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Will Steven Tyler Be an Effective American Idol Judge?

Though it seems like we've known the makeup of American Idol's new judging panel for months despite it only having been officially unveiled today, there's still one thing we won't know until January: Will these three have any chemistry together? With Randy Jackson there mostly for continuity's sake and Jennifer Lopez principally angling for a springboard back into stardom (her Fox contract was the only one to include a first-look film and TV deal), Aerosmith singer Steven Tyler is the table's biggest X factor — and potentially, its biggest problem. Here are three questions we have about Tyler's ability to replace Simon Cowell.

What If He's Too Nice?
Like Ellen DeGeneres before them, both Tyler and Lopez still have their own careers to think about, and neither of the judges is likely to put likability on the line by being overly critical of the contestants. To help fill Cowell's void, executive producer Nigel Lythgoe has installed Interscope's Jimmy Iovine as a tough-talking resident mentor, but it's going to seem like quite the anticlimax (not to mention an inversion of typical reality-competition procedure) if the mean mentor sends the contestants out in front of a judging panel that's too afraid to offer much aside from wan praise.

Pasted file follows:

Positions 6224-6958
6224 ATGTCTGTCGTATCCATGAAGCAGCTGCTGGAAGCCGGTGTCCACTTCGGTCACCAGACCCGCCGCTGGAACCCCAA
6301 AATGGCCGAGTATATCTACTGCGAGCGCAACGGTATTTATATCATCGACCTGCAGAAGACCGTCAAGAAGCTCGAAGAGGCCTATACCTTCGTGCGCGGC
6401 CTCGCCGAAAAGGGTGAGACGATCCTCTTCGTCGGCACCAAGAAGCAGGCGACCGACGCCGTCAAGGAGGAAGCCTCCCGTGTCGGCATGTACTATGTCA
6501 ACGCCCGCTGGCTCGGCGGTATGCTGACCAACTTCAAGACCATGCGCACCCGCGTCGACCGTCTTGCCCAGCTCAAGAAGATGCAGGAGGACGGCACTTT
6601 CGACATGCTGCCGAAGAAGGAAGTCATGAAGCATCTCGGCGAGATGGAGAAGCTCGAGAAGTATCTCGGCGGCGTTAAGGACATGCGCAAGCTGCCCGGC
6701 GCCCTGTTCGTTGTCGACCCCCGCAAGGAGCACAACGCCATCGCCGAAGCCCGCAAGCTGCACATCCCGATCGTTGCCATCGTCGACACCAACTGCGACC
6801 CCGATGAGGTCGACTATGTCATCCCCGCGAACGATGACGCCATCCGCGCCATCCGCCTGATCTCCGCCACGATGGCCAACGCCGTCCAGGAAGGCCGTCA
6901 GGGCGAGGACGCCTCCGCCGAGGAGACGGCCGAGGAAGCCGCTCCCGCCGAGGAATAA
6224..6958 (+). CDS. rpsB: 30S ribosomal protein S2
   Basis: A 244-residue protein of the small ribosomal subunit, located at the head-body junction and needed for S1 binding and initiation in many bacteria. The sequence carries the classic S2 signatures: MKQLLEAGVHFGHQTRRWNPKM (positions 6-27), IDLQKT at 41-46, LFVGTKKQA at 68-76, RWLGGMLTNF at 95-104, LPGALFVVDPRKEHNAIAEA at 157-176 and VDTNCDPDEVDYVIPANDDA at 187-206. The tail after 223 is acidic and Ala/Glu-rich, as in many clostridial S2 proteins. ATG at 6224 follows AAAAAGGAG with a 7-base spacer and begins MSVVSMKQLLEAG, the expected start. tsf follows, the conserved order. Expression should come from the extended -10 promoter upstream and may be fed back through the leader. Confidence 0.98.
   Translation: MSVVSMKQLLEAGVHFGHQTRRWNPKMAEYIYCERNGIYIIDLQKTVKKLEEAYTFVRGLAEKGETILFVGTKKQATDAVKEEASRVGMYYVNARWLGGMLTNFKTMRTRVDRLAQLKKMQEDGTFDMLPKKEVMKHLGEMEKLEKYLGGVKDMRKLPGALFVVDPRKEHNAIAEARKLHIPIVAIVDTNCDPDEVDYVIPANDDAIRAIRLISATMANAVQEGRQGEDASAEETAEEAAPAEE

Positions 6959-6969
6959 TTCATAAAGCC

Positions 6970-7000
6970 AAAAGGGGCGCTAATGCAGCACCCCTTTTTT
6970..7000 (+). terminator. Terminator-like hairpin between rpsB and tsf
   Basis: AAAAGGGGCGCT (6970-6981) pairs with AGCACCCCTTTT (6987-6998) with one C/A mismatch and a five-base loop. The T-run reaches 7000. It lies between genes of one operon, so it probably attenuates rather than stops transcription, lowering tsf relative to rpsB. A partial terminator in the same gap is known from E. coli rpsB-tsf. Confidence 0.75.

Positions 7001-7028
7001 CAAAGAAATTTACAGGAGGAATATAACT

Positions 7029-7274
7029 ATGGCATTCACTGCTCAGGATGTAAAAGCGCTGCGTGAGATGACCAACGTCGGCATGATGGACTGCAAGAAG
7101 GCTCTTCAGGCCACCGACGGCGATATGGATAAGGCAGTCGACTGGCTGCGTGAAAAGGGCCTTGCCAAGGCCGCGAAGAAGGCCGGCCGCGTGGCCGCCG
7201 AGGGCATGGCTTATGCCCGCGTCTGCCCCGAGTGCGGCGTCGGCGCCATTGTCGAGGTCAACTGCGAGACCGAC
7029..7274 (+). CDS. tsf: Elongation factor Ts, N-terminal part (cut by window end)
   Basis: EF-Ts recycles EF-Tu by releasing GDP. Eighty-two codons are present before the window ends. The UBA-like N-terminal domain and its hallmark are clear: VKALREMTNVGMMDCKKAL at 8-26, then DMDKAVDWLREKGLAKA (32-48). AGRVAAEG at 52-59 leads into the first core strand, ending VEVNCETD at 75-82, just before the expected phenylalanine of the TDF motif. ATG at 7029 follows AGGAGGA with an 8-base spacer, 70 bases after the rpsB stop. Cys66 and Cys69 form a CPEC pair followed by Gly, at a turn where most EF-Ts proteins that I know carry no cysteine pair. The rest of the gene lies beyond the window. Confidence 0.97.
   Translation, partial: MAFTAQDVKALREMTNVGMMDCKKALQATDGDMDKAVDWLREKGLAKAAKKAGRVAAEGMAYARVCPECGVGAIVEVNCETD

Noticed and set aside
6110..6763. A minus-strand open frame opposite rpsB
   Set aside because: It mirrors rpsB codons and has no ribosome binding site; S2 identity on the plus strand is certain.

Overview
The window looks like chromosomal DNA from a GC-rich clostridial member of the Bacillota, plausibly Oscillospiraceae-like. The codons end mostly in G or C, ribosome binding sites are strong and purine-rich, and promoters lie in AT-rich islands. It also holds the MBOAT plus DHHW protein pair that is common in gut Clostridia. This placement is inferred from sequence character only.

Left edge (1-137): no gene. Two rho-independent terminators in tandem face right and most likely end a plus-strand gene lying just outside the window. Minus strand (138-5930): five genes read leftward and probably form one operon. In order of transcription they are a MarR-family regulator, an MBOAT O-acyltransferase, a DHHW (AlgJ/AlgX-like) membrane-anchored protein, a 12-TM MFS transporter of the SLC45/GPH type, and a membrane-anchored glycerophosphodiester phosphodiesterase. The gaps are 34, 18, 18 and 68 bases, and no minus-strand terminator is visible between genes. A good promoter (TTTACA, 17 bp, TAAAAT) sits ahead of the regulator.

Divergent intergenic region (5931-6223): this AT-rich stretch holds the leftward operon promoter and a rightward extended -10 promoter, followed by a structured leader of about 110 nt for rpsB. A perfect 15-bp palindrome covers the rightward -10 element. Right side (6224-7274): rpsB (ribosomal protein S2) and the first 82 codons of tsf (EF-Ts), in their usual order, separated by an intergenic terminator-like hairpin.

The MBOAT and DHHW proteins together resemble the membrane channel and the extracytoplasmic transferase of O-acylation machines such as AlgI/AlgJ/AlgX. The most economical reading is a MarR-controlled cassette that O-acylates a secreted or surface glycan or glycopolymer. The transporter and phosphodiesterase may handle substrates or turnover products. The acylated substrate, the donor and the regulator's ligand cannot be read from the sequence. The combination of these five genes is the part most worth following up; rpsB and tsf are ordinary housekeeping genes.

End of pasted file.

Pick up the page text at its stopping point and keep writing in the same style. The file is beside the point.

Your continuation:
What If He's Too Old?
Cowell always dug into the contestants for not sounding "current" enough, but deep down, Idol has never been current — it's why contestants are forced into ill-fitting Frank Sinatra theme nights and the season finales are always overstuffed with bands that haven't had a No. 1 hit since the introduction of the cassette tape. Though Tyler is a music-industry veteran, his hiring pushes Idol further in a direction it shouldn't necessarily go — and the decision to formulate this season's finals around decade-themed nights will only exacerbate the problem.

What If He's Too Incoherent?
Success as a famous singer doesn't necessarily beget success in a new medium. For every Bret Michaels — a rocker who took to reality television like a fish to water — there's a David Lee Roth, who attempted to replace Howard Stern as a radio-show host and was fired after four months of unlistenable babbling. When you've spent decades onstage, cheered by millions for saying the most inane things and constantly complimented by yes-men, your ability to discern what's actually smart and interesting may be dulled a bit. It's telling that the few people who can actually talk back to Tyler — his Aerosmith bandmates — are now feuding with the singer for his indulgent, often-incoherent behavior. If that's what Idol producers wanted in a judge, couldn't they just have hired Paula Abdul back?